What does an Associate Professor do?
An associate professor is one of several things. This can be a college teacher at a university, four-year college, community college or some post-graduate institutions like law school. The title associate professor could also be a designation given to some doctors who work in hospitals and who also take part in teaching programs at those hospitals. What the professor does specifically will largely depend on place of employment, but one of the main jobs of these professors is to take part in teaching students.
Generally, the term, associate professor, is used to differentiate from the term, professor. In most teaching environments, having full professor stature means having tenure. Tenure typically means that a person possesses significant job security and is unlikely to be able to lose their job provided they want to keep it and perform it well. In many cases, people are hired to an associate professor position first, and may spend many years working to earn a tenured position.
In performing this work, associate professors will design curriculum and teach classes in their area of specialty. They may also serve as academic advisors to students, possibly employ students at the graduate level for work as teachers, teaching assistants or researchers. They’ll need to take an interest in the activity of the department staff, attending meetings or working in whatever capacity is needed in this area. Courses taught might be assigned or some associates are able to design and suggest their own courses and then teach them.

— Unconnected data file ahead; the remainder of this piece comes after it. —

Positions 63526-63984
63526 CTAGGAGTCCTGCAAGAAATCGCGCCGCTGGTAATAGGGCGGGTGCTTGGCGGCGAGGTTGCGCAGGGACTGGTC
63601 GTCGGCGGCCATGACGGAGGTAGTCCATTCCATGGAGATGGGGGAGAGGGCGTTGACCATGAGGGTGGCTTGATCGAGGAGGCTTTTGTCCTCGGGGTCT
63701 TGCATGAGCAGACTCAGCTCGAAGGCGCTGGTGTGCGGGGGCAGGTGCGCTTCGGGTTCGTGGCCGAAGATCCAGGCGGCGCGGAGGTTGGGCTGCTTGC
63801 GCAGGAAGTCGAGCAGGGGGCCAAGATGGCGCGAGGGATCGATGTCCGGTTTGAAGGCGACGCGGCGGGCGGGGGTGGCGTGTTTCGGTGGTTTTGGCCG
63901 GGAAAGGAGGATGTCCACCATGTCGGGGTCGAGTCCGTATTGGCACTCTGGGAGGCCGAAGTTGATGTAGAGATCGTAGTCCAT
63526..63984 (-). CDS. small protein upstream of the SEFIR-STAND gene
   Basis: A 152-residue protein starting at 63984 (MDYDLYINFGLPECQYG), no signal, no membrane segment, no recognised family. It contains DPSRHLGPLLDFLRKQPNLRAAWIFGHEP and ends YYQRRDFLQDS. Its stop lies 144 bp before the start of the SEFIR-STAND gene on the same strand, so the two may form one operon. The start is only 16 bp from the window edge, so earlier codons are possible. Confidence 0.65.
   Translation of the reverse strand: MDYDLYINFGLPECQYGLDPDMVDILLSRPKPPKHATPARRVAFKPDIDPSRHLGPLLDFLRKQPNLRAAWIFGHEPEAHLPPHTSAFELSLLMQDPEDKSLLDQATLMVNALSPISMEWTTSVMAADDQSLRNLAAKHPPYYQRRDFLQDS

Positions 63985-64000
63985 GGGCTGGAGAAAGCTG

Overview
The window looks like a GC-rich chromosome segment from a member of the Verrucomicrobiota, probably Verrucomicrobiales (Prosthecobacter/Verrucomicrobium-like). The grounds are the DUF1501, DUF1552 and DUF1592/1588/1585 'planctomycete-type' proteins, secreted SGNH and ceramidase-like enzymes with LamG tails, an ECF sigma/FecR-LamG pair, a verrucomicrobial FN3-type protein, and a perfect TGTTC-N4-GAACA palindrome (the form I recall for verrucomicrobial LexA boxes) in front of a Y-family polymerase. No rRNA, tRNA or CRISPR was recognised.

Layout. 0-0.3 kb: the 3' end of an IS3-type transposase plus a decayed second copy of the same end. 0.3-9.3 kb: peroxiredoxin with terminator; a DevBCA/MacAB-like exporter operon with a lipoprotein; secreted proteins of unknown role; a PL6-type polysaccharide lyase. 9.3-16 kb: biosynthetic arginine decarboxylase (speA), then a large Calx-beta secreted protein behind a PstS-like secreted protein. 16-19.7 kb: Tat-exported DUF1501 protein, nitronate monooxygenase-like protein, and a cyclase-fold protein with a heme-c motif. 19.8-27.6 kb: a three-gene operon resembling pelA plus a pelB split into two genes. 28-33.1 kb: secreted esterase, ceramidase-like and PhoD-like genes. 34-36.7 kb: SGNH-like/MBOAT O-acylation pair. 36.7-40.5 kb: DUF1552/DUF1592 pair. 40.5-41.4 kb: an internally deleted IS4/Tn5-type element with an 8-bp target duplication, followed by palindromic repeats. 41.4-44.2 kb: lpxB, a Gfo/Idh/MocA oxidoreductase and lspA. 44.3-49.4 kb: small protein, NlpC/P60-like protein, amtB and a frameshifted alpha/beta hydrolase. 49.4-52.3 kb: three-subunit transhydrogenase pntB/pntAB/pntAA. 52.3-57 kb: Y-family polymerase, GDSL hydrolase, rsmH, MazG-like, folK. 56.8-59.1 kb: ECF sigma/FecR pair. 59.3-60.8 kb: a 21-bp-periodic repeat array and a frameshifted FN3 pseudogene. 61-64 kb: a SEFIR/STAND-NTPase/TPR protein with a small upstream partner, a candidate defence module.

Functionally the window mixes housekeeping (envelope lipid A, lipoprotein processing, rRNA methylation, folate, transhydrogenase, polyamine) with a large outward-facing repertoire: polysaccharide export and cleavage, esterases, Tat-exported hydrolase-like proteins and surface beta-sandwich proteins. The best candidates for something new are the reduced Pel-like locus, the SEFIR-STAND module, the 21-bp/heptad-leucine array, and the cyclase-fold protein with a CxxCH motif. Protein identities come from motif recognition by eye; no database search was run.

Course load of the associate professor may vary depending on type of work environment. Teachers at community colleges tend to have larger course loads than do those at four-year or graduate universities. One of the reasons for this is emphasis on research and publication. Tenure is more likely for those professors in the latter environment who publish frequently; whereas it may be decided on different things at the community college level. Emphasis on tenure in any but the community college environment tends to mean a lower course load, as it’s expected that the associate professor will spend some of his or her time preparing publishable works.
What this means for anyone considering accepting an associate professor position is that the job might be a combination of research/writing and teaching. There is also a tenuous degree to the nature of the work. It’s not quite the same as taking an adjunct job where a person receives no benefits, but it doesn’t come with the same job security of full professorship. Most people hired as assistant professors are well aware of this fact and will work hard to receive tenure after repeatedly distinguishing themselves in their field through research and publications.
@Anon83095: That is not correct, at least not in US universities. Associate professors generally do not have tenure. They may be on the tenure track, but that does not mean they have tenure or that it is guaranteed.
This contains incorrect information. An associate professor usually has tenure, whereas an assistant professor is still seeking this guarantee of employment.
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